Did you know that Madeleine Albright, Liz Claiborne, Oscar de la Renta, Albert Einstein, and Joseph Pulitzer were all immigrants to the United States? So are cofounders of YouTube, Yahoo, and Google. Starting in elementary school, children learn about the legions of people who have come here to forge a better life; that dream is part of our national identity.
When Claudia Romo Edelman, founder of the We Are All Human Foundation, came to see me in May, we hatched a plan to devote an issue of Marie Claire to immigration. We had no idea that President Donald Trump would force the issue into headlines just four weeks later, and we were astounded to learn the U.S. government was separating nearly 3,000 minors from their families at the Texas–Mexico border, detaining children in cages.
So we made a long list of accomplished women, either immigrants themselves or the daughters of immigrants, and asked them for their stories. Model and activist Christy Turlington Burns wrote about her mother’s arrival from El Salvador in 1948. Actress Priyanka Chopra told us about leaving India at 12 to attend school in Cedar Rapids, Iowa. Nigerian-born author Chimamanda Ngozi Adichie came to the U.S. at 19 to pursue higher education. Even federal judge Dolly Gee, who rejected the Trump administration’s request to detain migrant children long-term, is the daughter of immigrants from China. Their stories of hope, struggle, and triumph are all powerful, and they remind us of what makes America great. One of the most moving is the most recent. A 16-year-old girl from El Salvador tells of her time in a Texas detention facility in June, caring for a toddler who was on her own. For ways to help families immigrating to the U.S., visit marieclaire.com/border-crisis-help.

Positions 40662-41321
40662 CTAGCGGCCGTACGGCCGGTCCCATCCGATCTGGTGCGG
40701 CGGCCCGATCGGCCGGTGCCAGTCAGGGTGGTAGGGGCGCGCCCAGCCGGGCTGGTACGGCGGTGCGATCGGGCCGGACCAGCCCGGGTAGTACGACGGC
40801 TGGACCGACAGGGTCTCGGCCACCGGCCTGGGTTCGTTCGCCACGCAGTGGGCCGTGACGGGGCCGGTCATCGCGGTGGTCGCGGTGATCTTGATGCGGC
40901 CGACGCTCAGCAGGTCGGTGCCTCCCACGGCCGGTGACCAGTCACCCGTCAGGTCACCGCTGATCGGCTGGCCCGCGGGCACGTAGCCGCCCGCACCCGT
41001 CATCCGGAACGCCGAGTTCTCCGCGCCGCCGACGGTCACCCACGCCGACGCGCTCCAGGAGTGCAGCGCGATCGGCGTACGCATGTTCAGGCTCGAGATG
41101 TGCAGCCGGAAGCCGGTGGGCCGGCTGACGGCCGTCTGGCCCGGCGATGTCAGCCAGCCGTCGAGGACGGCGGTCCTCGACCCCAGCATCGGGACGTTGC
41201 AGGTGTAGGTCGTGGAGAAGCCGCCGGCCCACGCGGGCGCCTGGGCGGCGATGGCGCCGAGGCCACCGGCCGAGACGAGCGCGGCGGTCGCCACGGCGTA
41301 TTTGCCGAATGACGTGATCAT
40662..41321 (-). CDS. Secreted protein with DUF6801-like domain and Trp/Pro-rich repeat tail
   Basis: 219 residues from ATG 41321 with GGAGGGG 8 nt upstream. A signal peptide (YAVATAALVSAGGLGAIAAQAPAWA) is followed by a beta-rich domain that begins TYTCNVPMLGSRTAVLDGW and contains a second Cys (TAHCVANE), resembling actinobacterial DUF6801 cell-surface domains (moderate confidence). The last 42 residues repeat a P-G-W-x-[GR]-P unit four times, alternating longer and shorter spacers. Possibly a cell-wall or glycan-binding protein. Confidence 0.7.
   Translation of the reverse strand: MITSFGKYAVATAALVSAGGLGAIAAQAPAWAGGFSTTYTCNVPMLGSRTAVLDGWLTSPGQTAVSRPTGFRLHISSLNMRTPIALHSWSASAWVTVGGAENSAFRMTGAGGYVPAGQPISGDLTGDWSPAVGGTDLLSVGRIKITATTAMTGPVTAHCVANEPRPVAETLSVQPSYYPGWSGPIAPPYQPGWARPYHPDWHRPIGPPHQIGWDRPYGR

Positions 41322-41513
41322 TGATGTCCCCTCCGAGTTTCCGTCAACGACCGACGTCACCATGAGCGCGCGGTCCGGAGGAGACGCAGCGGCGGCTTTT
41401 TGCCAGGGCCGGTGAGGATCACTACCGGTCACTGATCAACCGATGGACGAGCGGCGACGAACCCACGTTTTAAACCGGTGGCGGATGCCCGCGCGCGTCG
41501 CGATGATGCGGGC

This September, at its General Assembly, the United Nations will consider a global agreement on migration that calls for safe, orderly, and regular migration, with the hope that it will be ratified by member states in December. We believe there is more that unites than divides us and that America, whose strength comes from difference and diversity, should be a country of open arms instead of closed borders.
Lead photo by Spencer Platt for Getty Images.
A version of this article appears in the September 2018 issue of Marie Claire.
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